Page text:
CLEMSON, S.C. — There came a point in the second half at Clemson’s Littejohn Coliseum on Tuesday night at which the game, and perhaps the season, revved beyond Virginia’s control. Junior guard Jontel Evans drove to the basket and scored, cutting the Cavaliers’ deficit to three with just more than eight minutes to play.
Freshman guard Malcolm Brogdon forced a steal. Evans knifed into the lane once more, but missed a reverse layup. Sophomore guard Joe Harris grabbed the rebound and went up, but the ball was knocked loose.
In the aftermath of No. 22 Virginia’s 60-48 loss at Clemson, suffered Tuesday night at Clemson, it was easy to diagnose that moment as the breaking point for Coach Tony Bennett’s squad. Enraged at what he believed was an uncalled foul, Bennett stomped and howled down the sideline, his face flushed.
Meantime, Clemson scored on a transition layup, and the Tigers’ lead swelled from there.
Said Bennet afterward: “When you’re in a game when it’s a lower-scoring game and the possessions really matter, whether it’s a turnover on our part or what you perceive as maybe one of your guys got fouled but it wasn’t called. . . . Those possessions, they really hurt, and they sting.
“So that’s probably why I was very animated because — I’ll watch the tape. I thought our guy got bumped, and so I thought, ‘Boy, that was big.’ ”
The Cavaliers (19-6, 6-5 ACC) have lost consecutive games for the first time all season, and with five conference contests remaining, their grasp on an NCAA tournament bid appears anything but secure. That wasn’t the case less than two weeks ago.
But Virginia’s devolution has been fairly rapid. The Cavaliers tallied 18 turnovers Tuesday. They have lost three of their last four contests and averaged 16.7 turnovers in those defeats. There was a time this season when Virginia was the ACC’s standard-bearer in ball security, but that time has past.
“We were flustered all night,” sophomore forward Akil Mitchell said Tuesday. “It started with the early turnovers, and we just couldn’t get settled in and get a good rhythm going.”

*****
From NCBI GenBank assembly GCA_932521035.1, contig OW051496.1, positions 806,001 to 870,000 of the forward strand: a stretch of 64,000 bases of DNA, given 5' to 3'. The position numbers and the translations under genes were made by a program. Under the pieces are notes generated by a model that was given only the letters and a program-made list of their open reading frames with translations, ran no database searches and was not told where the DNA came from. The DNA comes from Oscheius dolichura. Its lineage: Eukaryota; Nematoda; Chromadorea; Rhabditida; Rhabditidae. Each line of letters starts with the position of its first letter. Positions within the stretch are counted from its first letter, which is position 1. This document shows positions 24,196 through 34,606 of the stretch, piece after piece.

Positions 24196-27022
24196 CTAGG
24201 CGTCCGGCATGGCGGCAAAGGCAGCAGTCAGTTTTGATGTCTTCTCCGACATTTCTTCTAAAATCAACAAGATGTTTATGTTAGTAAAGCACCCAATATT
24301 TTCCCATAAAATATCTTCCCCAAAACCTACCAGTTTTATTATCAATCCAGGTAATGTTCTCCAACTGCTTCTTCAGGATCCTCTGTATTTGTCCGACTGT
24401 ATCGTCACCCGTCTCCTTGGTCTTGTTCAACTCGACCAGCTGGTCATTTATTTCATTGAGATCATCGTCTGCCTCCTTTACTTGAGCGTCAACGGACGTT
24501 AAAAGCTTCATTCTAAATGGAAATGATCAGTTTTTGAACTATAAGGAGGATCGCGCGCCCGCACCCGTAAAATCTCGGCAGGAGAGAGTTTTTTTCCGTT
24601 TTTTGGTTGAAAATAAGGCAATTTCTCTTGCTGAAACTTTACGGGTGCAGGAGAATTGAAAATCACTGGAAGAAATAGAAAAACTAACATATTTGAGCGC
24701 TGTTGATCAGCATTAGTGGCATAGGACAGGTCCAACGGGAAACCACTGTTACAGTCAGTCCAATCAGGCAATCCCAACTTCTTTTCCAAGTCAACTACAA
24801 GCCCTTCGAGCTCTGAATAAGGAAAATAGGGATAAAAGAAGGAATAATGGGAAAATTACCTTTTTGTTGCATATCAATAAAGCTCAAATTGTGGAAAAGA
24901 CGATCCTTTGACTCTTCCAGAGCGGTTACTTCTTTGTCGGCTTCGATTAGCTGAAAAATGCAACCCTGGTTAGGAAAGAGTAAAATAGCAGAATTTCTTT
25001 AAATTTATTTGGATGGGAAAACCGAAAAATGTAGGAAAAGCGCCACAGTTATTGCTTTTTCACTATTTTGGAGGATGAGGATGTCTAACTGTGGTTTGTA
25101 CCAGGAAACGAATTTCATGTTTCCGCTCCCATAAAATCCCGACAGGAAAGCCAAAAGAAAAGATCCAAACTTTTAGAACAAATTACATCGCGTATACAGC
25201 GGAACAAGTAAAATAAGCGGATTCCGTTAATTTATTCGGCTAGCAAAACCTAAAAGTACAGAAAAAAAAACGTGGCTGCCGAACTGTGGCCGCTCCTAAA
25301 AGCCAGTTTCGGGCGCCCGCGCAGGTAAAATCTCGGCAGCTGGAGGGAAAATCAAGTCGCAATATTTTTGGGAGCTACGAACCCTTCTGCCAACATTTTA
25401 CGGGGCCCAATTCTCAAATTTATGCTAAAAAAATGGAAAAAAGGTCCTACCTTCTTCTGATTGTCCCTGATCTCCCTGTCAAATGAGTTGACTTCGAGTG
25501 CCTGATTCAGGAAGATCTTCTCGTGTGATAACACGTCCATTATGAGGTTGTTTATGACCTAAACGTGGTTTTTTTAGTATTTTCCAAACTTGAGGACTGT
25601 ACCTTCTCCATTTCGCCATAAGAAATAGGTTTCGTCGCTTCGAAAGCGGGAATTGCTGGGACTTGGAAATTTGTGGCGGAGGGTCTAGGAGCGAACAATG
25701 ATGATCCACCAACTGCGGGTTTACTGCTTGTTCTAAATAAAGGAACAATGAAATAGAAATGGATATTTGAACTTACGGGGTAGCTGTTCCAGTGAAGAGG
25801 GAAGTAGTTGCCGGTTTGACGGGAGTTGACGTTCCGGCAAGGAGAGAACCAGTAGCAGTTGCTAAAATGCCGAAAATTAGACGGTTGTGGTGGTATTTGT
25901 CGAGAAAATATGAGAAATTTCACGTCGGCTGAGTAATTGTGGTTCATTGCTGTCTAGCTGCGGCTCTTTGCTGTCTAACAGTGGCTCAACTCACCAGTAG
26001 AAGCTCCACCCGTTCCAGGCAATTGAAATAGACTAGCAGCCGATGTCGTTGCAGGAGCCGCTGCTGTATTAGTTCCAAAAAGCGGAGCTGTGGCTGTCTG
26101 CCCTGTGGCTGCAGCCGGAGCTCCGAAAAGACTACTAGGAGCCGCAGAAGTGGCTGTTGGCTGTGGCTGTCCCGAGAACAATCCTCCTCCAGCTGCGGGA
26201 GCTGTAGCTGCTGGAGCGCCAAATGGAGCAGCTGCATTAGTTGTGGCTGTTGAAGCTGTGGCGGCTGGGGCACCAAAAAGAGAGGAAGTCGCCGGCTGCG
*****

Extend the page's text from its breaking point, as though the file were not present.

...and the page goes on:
With Harris limited because of a broken left (non-shooting) hand, the Cavaliers started a lineup that Bennett later conceded could not “stretch the defense.” Virginia made 3 of 16 three-pointers (18.8 percent), which allowed Clemson to devote more attention to defending fifth-year senior forward Mike Scott, the Cavaliers’ leading scorer.
Scott finished with 13 points, and Evans’s dribble penetration also helped keep Virginia in contention as long as it was. Evans tallied 17 points, a career-best in ACC play.
But he also was one of four Cavaliers who registered at least three turnovers. At halftime, Bennett wrote on the dry-erase board in the visiting locker room: Value the ball.
Virginia turned over the ball eight times in the second half. During a timeout with just less than 12 minutes to play, Bennett slammed his clipboard to the floor. A pen cap flew out of the team huddle.
“We’ve got to be alert,” Evans said. “We’ve got to do the little things. We were supposed to choke, but guys were trapping. We just wasn’t alert and ready in the second half.”
Clemson (13-12, 5-6) scored 19 points off Virginia turnovers and shut out the Cavaliers in fast-break points, 10-0. Each team had only 60 possessions on the night, but the pace at which they were played proved too much for Virginia to handle.
“Our mistakes got to us and just messed with us down the stretch of the game,” Evans said. “We could never get that groove.”